Daniel Ochoa de Olza, Associated Press
MADRID — Spanish Prime Minister Mariano Rajoy defended his government's attempts to shore up the country's hurting financial sector, saying the nation's banks wouldn't be in such terrible shape if politicians had dealt with the problem three years ago after the eurozone was first plunged into economic chaos.
Addressing politicians in a Parliamentary debate on the offer of loan lifeline of up to €100 billion ($125 billion) from the 17 countries that use the euro — and the lack of a definite plan from the government on how much money it will ask for — Rajoy insisted the nation's banks wouldn't be in such a terrible shape if the previous Socialist administration had dealt with the problem three years ago.
"Spain doesn't have the €100 billion and it can't issue public debt," Rajoy said. "In 2009 it could have, but since we (were told we) had the best financial system in the world, now we're lagging three years behind" other European countries that did so in the wake of the 2008 financial collapse, including Britain, France and Germany.
Rajoy blamed then-governing Socialists for refusing to acknowledge Spain's banks were vulnerable to a property boom that went bust, forcing him and his administration to seek the €100 billion loan facility. The interest rate Spain must now pay for 10-year bonds is now at a punishingly high rate of 6.63 percent, meaning the country can't afford to borrow and do the job on its own, Rajoy told parliament.
There has been growing concern that as the country finds fewer and fewer international buyers for its bonds, an increasingly large amount of Spanish government debt is being bought by its banks. As Spain's banks continue to struggle, weighed down by their toxic property loans and assets, the government is finding it harder to sell its bonds.
One hope among eurozone politicians is that the €100 billion loan facility will help shore up Spanish banks' balance sheets, thereby giving them back the freedom to loan out money to businesses and individuals — and also buy more government debt. However, Spain is in danger of being trapped in a vicious debt circle. The €100 billion loan facility will increase the Spanish government's debt load and it will have to find more buyers for its bonds — which could send borrowing costs even higher.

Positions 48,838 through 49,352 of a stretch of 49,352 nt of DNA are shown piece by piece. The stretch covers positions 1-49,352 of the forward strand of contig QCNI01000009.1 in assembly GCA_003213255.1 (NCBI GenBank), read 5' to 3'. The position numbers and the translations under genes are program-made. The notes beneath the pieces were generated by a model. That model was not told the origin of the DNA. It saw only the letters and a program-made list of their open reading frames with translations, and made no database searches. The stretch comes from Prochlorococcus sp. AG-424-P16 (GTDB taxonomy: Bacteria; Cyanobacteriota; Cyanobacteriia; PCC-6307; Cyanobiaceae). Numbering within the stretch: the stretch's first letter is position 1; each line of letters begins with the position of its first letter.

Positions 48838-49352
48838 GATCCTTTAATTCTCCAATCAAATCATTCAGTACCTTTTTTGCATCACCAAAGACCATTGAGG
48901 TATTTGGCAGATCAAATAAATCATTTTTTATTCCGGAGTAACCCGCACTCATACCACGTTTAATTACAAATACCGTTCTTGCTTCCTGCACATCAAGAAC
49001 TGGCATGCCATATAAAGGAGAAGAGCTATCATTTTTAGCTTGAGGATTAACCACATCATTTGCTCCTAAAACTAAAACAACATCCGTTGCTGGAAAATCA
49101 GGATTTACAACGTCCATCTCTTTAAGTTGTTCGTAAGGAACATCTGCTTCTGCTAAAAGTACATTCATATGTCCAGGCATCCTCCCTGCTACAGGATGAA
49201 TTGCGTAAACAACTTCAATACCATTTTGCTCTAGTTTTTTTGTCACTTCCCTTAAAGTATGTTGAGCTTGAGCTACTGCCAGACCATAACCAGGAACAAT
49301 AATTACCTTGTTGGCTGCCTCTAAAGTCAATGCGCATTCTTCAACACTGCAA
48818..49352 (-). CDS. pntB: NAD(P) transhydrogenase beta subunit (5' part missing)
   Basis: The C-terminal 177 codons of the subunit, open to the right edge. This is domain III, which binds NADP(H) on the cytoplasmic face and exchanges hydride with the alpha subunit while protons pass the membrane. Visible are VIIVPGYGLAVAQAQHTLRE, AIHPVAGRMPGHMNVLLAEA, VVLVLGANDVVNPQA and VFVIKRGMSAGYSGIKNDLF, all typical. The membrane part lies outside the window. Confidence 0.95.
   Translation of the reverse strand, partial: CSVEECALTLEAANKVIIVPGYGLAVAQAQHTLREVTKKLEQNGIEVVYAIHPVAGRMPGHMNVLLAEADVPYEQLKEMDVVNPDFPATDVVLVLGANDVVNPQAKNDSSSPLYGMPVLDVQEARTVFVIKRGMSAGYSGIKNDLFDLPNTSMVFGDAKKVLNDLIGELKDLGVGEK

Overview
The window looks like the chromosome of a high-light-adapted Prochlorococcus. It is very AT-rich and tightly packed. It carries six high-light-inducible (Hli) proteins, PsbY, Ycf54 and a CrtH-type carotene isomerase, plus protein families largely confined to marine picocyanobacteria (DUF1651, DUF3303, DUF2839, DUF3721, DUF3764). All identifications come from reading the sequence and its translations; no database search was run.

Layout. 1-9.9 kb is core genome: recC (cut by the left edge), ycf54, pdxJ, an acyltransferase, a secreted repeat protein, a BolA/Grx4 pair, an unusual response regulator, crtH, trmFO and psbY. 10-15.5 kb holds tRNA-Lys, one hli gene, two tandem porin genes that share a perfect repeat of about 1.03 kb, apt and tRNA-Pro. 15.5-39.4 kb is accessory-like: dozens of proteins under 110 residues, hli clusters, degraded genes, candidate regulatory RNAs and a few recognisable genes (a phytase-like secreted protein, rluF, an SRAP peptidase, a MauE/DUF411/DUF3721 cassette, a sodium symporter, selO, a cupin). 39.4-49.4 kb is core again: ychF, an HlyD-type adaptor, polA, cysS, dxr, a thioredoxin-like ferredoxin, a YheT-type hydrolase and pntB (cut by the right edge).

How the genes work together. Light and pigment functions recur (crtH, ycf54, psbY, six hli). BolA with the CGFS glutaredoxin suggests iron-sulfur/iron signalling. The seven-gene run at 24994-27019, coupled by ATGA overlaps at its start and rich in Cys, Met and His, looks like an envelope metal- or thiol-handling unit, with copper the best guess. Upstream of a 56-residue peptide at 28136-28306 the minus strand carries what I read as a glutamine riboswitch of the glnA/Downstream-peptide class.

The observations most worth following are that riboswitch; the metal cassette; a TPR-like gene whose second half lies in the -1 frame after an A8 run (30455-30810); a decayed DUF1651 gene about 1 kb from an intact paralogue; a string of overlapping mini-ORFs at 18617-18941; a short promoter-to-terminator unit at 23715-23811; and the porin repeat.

Rajoy didn't offer details about how the bank bailout plan will work except to say that banks will pay back the money they receive, but Spain's El Mundo newspaper reported that the loans to the government will last 15 years at 3 percent with repayments to begin no later than 2017. El Mundo cited unnamed sources familiar with the negotiations, and Spain's Economy Ministry declined comment on the report.
Rajoy also released a letter Wednesday sent by him to top eurozone leaders just before Spain asked for the bailout last weekend. In it he pleads with European Union leaders to push the European Central Bank to restart a program of Spanish bond purchases that helped ease the country's borrowing rate last fall.
The letter, sent June 6 to European Council President Herman Van Rompuy and European Commission President Jose Manuel Barroso, said Spanish companies and households desperately "need access to liquidity. This is impossible if doubts persist about the sustainability of the debt of sovereign states."
It's unclear what impact if any the letter would have, because the ECB is legally independent and forbidden by treaty to take instructions from politicians. The ECB's suspended program of bond purchases was limited in size and duration and aimed at ensuring more uniform interest rates in the eurozone — not at supporting Spain's ability to borrow.
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